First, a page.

October jobs report: Economy adds 150,000 jobs

October jobs report: Economy adds 150,000 jobs

Economy

The economy added 150,000 jobs in October. AP Photo/Seth Wing, file

The country’s employers trimmed their hiring in October, adding a modest but still decent 150,000 jobs, a sign that the labor market remains resilient despite economic uncertainty and rising interest rates that have made borrowing much more expensive for businesses and consumers.


Job growth last month, although down sharply from a strong gain of 297,000 jobs in September, was strong enough to indicate that many companies still want to hire and that the economy remains strong.

Economists say United Auto Workers strikes against automakers in Detroit will likely cut October job gains by at least 30,000 jobs. The strikes ended this week with tentative settlements in which companies awarded much better wages and benefits to union workers.

The unemployment rate rose from 3.8% to 3.9% in October.


Wage pressures, which had gradually slowed, continued to ease in October. Average hourly earnings rose 0.2% from September and 4.1% from the previous 12 months. The year-on-year wage increase was the lowest since June 2021; The month-on-month rise was the smallest since February 2022.

The government’s jobs report on Friday comes as the Federal Reserve evaluates incoming economic data to determine whether it will leave its key interest rate unchanged, as it did this week, or raise it again as it seeks to curb inflation. The slowdown in wage increases last month, coupled with lower job gains, may help convince the Fed that inflation pressures will continue to ease and that further rate hikes may not be needed.

The Fed has raised its benchmark interest rate 11 times since March 2022 to try to slow the economy, cool hiring and tame inflation, which reached a four-decade high last year but has slowed sharply since then. In September, consumer prices rose 3.7% from a year earlier, down significantly from the yearly high of 9.1% in June 2022, but still well above the Federal Reserve’s target level of 2%.

The US labor market remained afloat despite rising interest rates and helped boost consumer spending, the main driver of the economy. Employers have now added 225,000 quality jobs per month over the past three months.

The number of people in the labor force — those who have or are looking for a job — fell by 201,000 in October, the first decline since April. This could be disappointing news for the Fed. Over the past year, more than 3 million people entered the labor market, making it easier for companies to find workers. This has reduced the pressure on employers to raise wages and pass on higher labor costs to their customers through higher prices. But this trend was broken last month.

Fed policymakers are trying to calibrate its key interest rate to cool inflation, support job growth and stave off a recession at the same time. Despite longstanding expectations by economists that increasingly high interest rates by the Federal Reserve would lead to a recession, the US economy, the largest economy in the world, remains solid. From July to September, the country’s gross domestic product — the output of all goods and services — rose at an annual rate of 4.9%, the fastest quarterly growth in more than two years.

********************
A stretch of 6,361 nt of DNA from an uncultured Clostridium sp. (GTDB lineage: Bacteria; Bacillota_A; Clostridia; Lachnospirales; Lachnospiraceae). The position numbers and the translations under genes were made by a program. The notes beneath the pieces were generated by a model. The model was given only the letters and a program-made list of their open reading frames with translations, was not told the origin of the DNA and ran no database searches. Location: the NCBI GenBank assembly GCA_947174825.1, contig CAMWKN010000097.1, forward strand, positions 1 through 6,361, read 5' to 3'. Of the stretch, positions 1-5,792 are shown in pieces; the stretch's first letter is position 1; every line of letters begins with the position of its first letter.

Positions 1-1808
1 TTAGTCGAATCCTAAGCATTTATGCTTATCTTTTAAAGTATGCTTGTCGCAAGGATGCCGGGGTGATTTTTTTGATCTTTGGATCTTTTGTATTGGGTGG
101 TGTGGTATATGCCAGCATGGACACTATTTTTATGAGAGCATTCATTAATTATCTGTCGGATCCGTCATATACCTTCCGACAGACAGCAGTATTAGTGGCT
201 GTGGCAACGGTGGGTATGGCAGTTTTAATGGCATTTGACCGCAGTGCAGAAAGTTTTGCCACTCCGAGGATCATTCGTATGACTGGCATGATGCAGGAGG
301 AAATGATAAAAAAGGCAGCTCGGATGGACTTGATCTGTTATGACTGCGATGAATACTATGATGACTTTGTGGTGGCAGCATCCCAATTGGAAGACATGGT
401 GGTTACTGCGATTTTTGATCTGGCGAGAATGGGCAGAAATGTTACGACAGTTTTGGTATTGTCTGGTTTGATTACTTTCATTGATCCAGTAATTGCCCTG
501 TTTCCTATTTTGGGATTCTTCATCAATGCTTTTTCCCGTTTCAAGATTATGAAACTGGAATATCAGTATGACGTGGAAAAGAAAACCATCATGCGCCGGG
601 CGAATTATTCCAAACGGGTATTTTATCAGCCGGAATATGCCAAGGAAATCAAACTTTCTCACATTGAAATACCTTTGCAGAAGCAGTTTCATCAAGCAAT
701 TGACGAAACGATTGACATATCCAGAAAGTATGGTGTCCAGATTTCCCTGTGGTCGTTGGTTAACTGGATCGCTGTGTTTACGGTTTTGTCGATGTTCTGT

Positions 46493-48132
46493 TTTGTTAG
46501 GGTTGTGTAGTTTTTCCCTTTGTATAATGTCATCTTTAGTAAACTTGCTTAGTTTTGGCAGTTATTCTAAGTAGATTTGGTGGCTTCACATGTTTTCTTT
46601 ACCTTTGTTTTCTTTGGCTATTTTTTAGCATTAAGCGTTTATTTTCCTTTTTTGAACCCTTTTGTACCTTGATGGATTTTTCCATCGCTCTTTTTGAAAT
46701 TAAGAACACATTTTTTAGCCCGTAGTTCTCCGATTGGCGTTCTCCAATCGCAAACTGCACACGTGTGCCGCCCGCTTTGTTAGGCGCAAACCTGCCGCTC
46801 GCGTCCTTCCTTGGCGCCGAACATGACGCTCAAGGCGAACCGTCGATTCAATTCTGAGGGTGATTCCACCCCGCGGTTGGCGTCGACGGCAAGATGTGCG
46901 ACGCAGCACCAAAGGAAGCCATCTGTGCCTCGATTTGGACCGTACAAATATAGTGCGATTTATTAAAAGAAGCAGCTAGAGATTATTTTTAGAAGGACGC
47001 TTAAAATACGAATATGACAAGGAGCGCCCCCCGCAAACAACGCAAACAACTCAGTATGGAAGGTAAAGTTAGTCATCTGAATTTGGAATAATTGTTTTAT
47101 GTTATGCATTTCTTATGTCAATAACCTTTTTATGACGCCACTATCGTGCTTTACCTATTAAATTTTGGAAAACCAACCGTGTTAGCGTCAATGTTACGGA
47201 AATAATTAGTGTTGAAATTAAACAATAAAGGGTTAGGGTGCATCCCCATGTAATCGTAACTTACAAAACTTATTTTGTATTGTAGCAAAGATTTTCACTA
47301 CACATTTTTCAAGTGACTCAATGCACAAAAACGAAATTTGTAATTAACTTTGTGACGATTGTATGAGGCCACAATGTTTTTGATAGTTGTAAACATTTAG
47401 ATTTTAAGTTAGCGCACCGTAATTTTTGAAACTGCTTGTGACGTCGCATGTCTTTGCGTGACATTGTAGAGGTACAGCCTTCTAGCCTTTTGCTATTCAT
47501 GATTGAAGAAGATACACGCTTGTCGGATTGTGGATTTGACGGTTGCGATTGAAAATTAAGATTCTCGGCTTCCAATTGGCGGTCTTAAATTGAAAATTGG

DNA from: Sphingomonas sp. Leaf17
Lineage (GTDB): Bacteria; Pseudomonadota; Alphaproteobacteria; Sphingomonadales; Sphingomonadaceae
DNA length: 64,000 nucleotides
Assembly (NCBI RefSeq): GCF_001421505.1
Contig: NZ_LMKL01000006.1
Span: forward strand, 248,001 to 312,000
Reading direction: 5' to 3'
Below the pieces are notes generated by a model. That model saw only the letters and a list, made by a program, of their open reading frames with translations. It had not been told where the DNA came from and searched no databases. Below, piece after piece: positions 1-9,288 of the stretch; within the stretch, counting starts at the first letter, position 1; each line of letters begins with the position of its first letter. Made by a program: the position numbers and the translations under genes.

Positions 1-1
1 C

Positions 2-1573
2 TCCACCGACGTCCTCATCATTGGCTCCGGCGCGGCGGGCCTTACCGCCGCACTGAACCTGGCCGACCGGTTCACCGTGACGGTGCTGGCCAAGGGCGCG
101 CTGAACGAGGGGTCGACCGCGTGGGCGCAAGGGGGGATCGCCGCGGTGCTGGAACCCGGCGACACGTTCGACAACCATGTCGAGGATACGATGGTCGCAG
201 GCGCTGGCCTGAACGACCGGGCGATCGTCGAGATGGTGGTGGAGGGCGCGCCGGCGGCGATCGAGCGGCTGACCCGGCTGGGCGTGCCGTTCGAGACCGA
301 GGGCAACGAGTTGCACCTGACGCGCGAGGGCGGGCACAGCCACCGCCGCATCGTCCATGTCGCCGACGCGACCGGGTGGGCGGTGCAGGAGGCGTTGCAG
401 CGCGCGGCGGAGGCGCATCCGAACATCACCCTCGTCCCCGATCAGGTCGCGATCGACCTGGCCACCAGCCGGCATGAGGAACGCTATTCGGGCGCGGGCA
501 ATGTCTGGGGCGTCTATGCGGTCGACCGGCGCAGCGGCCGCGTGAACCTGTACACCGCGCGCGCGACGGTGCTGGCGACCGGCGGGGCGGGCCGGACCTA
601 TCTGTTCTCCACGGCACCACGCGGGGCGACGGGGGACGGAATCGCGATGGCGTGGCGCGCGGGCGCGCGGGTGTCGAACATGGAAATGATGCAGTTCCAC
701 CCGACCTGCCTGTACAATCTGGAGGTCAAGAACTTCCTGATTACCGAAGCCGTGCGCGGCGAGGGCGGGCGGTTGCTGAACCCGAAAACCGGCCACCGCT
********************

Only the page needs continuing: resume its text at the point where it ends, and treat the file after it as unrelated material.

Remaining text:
Companies are still looking to hire. On Wednesday, the Labor Department reported that employers posted 9.6 million job openings in September, a slight increase from August. The opening rate is down significantly from the March 2022 record of 12 million, but is still high by historical standards: Before 2021 and the economy’s strong recovery from the COVID-19 recession, monthly job openings had never exceeded 8 million. There are now an average of 1.4 jobs available for every unemployed American.

The combination of a strong economy and slowing inflation has raised hopes that the Fed can achieve a so-called soft landing, that is, raise interest rates enough to tame inflation without pushing the economy into recession.

Adding to the optimism is the influx of people into the labor market, due to rising wages, lower health risks resulting from the Coronavirus (Covid-19) and child care struggles resulting from school closures due to the pandemic. Migration has also rebounded after falling at the height of the pandemic.

Over the past year, more than 3.3 million people got or started looking for jobs. Having a greater number of job applicants to choose from reduces the pressure on companies to raise wages.

The Fed’s decision this week to leave interest rates unchanged for the second time in a row will give policymakers time to assess the cumulative effects of previous interest rate hikes. Many economists say they think the Fed is done raising interest rates for now.

However, Federal Reserve Chairman Jerome Powell, in a press conference on Wednesday, warned that any evidence that the economy is too hot “or that the tightness in the labor market is no longer abating” could hinder further progress in inflation and justify additional interest rate hikes. .

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